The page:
Only a handful of writers who began over 130 years ago are still read by an ever-increasing family of readers. Grace Livingston Hill is one of those writers.
Her writing is often seen very differently by those who read it—and that's why it endures. It is at times a Christian life lesson, a romance, first-hand history, or even an outreach tool. The impact is as varied as the readers themselves.
No matter how we read Grace's books, they inspire us to reach new heights.
Grace's work and its simple message continue into a new century, always reminding us that God is the ultimate answer to every question—even in today's complicated world.
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Grace Livingston Hill spent most of her adult life in Philadelphia, and she must have dearly loved it. The city and its surroundings play a part in many of her books and those who study them can walk with her characters through the streets and into many of the buildings still standing today.
One of these landmarks is The Church of the Holy Trinity on Rittenhouse Square. This beautiful church was most likely the one "across the square" in The Girl from Montana. O Little Town of Bethlehem has a deep connection to Philadelphia. Rev. Phillips Brooks, who wrote the words to this beloved carol in 1868, pastored The Church of the Holy Trinity at that time. Today, its sanctuary is graced by a lovely mural of the Christmas Story.
We know that Grace attended an evening service there on December 7, 1919. There was an Organ Recital at half-past seven, and the Organist, Mr. Ralph Kinder, was "assisted by" Miss Ruth Glover Hill, Violinist. Ruth was an accomplished and much-sought-after soloist.
O LITTLE TOWN OF BETHLEHEM
Words by Phillips Brooks, 1867 and Music by Lewis H. Redner, 1868
O little town of Bethlehem, how still we see thee lie!
Above thy deep and dreamless sleep the silent stars go by.
Yet in thy dark streets shineth the everlasting Light;
The hopes and fears of all the years are met in thee tonight.
For Christ is born of Mary, and gathered all above,
While mortals sleep, the angels keep their watch of wondering love.
O morning stars together, proclaim the holy birth,
And praises sing to God the King, and peace to men on earth!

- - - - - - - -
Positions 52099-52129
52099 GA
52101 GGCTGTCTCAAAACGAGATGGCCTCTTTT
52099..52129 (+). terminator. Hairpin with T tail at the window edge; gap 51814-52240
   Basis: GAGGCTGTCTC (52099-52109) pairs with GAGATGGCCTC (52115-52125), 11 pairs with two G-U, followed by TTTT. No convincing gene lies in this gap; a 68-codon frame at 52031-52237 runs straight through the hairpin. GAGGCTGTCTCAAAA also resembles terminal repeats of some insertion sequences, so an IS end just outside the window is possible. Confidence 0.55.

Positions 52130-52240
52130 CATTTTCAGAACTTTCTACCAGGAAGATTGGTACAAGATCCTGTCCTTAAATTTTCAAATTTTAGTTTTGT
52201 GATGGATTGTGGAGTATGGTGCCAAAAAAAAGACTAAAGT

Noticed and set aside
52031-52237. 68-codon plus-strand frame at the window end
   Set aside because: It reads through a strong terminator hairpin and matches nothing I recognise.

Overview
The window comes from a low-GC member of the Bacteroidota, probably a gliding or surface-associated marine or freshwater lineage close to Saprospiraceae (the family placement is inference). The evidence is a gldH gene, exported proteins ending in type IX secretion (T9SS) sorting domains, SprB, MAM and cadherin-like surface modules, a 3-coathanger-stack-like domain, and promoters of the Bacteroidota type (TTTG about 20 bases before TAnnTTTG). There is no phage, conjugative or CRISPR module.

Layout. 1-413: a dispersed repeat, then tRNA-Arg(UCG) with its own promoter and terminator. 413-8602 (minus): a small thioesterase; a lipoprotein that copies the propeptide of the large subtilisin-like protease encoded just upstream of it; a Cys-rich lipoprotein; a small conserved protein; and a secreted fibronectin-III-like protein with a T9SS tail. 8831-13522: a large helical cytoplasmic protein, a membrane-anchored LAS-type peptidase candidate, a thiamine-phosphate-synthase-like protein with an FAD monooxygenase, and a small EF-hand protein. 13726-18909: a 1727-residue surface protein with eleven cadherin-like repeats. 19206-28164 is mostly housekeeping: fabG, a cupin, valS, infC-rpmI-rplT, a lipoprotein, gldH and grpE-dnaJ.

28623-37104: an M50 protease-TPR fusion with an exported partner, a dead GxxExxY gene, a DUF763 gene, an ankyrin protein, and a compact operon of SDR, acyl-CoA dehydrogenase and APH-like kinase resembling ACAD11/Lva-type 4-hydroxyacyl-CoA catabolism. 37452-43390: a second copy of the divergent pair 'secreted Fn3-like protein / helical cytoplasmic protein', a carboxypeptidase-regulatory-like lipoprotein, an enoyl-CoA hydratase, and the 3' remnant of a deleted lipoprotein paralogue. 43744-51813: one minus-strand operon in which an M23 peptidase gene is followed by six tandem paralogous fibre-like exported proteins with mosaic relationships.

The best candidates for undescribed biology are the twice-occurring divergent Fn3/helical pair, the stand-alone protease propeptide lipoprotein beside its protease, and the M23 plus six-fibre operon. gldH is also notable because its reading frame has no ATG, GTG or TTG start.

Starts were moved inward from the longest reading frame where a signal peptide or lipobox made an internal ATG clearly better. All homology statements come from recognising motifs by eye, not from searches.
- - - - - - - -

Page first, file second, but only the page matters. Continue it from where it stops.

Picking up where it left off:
How silently, how silently, the wondrous Gift is giv’n;
So God imparts to human hearts the blessings of His Heav’n.
No ear may hear His coming, but in this world of sin,
Where meek souls will receive Him still, the dear Christ enters in.
Where children pure and happy pray to the blessèd Child,
Where misery cries out to Thee, Son of the mother mild;
Where charity stands watching and faith holds wide the door,
The dark night wakes, the glory breaks, and Christmas comes once more.
O holy Child of Bethlehem, descend to us, we pray;
Cast out our sin, and enter in, be born in us today.
We hear the Christmas angels the great glad tidings tell;
O come to us, abide with us, our Lord Emmanuel!
Grace Livingston Hill wrote several Christmas-themed novels and short stories. One of the most common events in those stories are the "Bethlehems" that her characters seem to whip up out of nothing—bits of crepe paper; a noah's ark set; an electric star; and blocks for those little flat-roofed houses with the outside staircases.
There were "chalk-drawing" Bethlehems, too. Grace was skilled at illustrating sermons wth this long-forgotten art. We use all sorts of multimedia presentations today, but our generation didn't invent this stuff—chalk drawings did the same thing and required much more talent than just pasting some clip art into a power point slide!
Well, these creations were not works of fiction, as I discovered looking through some of Grace's photo albums. In one of them (it was one of those great old albums with the black paper pages), I turned the page and just stopped. There it was! It was just as she described it, right down to the wooly lambs on the hillside.
I'm not sure exactly where this was taken, but judging from the other photos in the album, it's the porch outside her home in Swarthmore, Pennsylvania. A photo of the Christmas tree a few pages away is marked "about 1930".